Principal Timpanist, Queensland Symphony
Orchestra – Australia
1998 – present
Thoughts on playing Timps
I certainly agree with many other Timpanists in that with
the position comes great responsibility, power of sound, and
the opportunity to be creative. I believe it would be one of
the most enjoyable positions in the Orchestra! The constant
decision making with sounds, shape, timbre (stick choice)
means that the player can approach a piece of music in a
variety of ways. You can add a layer of bass presence to the
Orchestral sound, or be purely "a drum" playing very
rhythmically and precise, and many variations in between.
My Hardtke drums allow me to deliver all of these
elements when needed. I find that working with the
conductor, having a good relationship across the Orchestra
is also very important. Sometimes leading the placement of
rhythm, shape of the phrase or playing "inside" the
orchestral sound are just some of the options you have.
Having the conductor trust you and your instincts is a good
place to be and something I always try to achieve.
I was born in Brisbane, Queensland in 1969. I began
learning Percussion from 11 years of age; however it wasn't
until I began University studies at the Queensland
Conservatorium of Music in 1987 that I was exposed to the
role of the Timpani in the Symphony Orchestra under Alan
Cumberland. Alan had moved to Queensland in this year from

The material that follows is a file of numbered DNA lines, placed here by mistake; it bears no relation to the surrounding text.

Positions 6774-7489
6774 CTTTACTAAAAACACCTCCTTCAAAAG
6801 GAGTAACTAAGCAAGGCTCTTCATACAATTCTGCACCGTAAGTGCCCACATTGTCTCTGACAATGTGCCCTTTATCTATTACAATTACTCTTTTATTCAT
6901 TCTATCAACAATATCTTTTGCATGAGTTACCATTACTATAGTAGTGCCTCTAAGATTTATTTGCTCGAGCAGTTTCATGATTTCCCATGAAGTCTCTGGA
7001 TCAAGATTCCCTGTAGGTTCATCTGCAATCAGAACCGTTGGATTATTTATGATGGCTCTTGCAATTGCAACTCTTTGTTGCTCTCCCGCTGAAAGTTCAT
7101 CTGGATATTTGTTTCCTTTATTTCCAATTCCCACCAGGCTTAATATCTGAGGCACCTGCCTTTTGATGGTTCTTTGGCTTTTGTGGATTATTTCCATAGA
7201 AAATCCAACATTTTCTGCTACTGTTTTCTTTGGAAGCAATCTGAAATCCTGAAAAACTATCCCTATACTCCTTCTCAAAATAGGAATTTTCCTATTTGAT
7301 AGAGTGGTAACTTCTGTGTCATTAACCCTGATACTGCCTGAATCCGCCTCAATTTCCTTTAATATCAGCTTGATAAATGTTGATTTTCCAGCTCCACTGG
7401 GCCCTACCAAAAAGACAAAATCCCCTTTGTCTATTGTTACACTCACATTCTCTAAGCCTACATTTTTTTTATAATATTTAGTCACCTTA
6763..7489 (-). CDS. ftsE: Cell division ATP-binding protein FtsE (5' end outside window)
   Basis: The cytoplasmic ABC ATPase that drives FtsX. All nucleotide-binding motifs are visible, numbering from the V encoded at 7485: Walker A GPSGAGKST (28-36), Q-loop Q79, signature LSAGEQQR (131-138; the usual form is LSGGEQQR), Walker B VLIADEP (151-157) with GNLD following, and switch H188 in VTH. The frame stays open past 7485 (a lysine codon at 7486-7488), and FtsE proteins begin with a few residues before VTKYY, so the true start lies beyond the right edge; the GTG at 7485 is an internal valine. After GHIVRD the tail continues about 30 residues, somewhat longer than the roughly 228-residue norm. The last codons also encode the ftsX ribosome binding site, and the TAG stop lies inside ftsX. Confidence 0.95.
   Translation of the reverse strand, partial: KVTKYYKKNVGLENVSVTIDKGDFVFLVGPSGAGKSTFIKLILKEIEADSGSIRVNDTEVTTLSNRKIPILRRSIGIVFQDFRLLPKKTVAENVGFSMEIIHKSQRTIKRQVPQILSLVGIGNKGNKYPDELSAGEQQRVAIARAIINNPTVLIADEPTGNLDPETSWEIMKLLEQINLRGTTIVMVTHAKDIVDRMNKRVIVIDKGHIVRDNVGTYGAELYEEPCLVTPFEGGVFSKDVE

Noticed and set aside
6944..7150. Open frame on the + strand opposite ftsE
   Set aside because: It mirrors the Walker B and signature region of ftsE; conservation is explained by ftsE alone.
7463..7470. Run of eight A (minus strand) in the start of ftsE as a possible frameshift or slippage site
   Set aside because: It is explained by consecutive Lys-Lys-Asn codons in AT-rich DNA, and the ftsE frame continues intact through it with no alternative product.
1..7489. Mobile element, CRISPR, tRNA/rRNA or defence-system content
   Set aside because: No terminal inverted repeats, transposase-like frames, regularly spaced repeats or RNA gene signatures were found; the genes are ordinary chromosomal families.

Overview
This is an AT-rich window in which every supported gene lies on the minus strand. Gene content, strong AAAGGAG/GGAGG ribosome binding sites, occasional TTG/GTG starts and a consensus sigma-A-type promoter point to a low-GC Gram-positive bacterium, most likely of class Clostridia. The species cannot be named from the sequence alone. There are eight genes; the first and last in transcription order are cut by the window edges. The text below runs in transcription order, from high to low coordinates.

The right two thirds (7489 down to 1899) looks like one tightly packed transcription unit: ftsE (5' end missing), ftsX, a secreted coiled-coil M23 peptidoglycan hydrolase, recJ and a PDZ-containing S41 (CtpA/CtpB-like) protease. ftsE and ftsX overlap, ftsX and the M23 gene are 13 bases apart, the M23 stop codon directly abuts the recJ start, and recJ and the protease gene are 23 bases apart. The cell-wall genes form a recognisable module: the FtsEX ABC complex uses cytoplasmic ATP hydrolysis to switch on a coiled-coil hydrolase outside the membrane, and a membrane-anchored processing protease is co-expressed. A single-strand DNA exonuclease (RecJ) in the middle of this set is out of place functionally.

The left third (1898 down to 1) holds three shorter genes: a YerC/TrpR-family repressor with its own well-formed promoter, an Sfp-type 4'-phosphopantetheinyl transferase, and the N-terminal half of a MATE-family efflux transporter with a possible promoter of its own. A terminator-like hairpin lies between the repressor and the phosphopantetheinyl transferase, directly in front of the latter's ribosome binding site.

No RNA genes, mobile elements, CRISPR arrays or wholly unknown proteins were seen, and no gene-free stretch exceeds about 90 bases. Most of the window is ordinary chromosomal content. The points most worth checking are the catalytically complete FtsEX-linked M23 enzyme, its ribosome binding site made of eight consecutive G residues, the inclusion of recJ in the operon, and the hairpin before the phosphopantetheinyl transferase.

London where he was Professor of Timpani and Percussion at
the Royal College and Principal Timpanist of the London
Philharmonic Orchestra for 20 years.
I felt very comfortable on the Timps early on with Alan's
tutelage and found I simply loved playing in an Orchestra.
Percussion studies were continued alongside the timpani
studies which led to success following my Post Graduate
Diploma where I was appointed my first Orchestral position -
Section Percussion, the Queensland Symphony Orchestra in
In 1992 I was very fortunate to appear with the London
Philharmonic Orchestra for 3 months as a
Timpanist/Percussionist. Many thanks again to Alan!
In 1998 I became the Principal Timpanist in the QSO where
I still am today. Over the years I have appeared as guest
Principal Timpanist with the Malaysian Philharmonic
Orchestra, Ensemble Kanazawa in Japan and currently
Principal Timpanist in the Australian World Orchestra.
After speaking with other Timpanists who play Hardtke,
and hearing these drums in our hall here in Queensland
(courtesy of the visiting Hamburg Philharmonic) I was sold
on these instruments as the very best Timpani I needed to
produce the sounds and impact I was looking for. From the
moment I wheeled the timps out of their boxes, they not only
looked fantastic but sounded fantastic - a testament to the
quality of design, construction and trueness of the bowls.
The Berlin pedal system gives the player peace of mind
through its ease of use. The pedals are silent in operation
and pinpointing the centre of the pitch is very manageable.
Along with the fine tuner, these drums are very "user
friendly" from the bottom to the top of all ranges. Their
dynamic range capabilities leave nothing to be desired. From
sonorous bass-like playing at any dynamic to clear and
powerful strokes supporting the Brass section – these drums
deliver both warmth and direct pitch.
Since using Hardtke Timpani I no longer get asked by
Conductors to "use harder sticks" or to play "dryer" so from
the player’s perspective I feel I can play with a lot of
81, 74, 72, 65, 62, 56 ( 32”, 29”, 28”, 25.5”, 24.5”, 22
Berlin Bowls with retractable wheel system, American set-up
with Kalfo heads.
Ginter, Kappert, Morbey, Funke, 4Timp and Offelder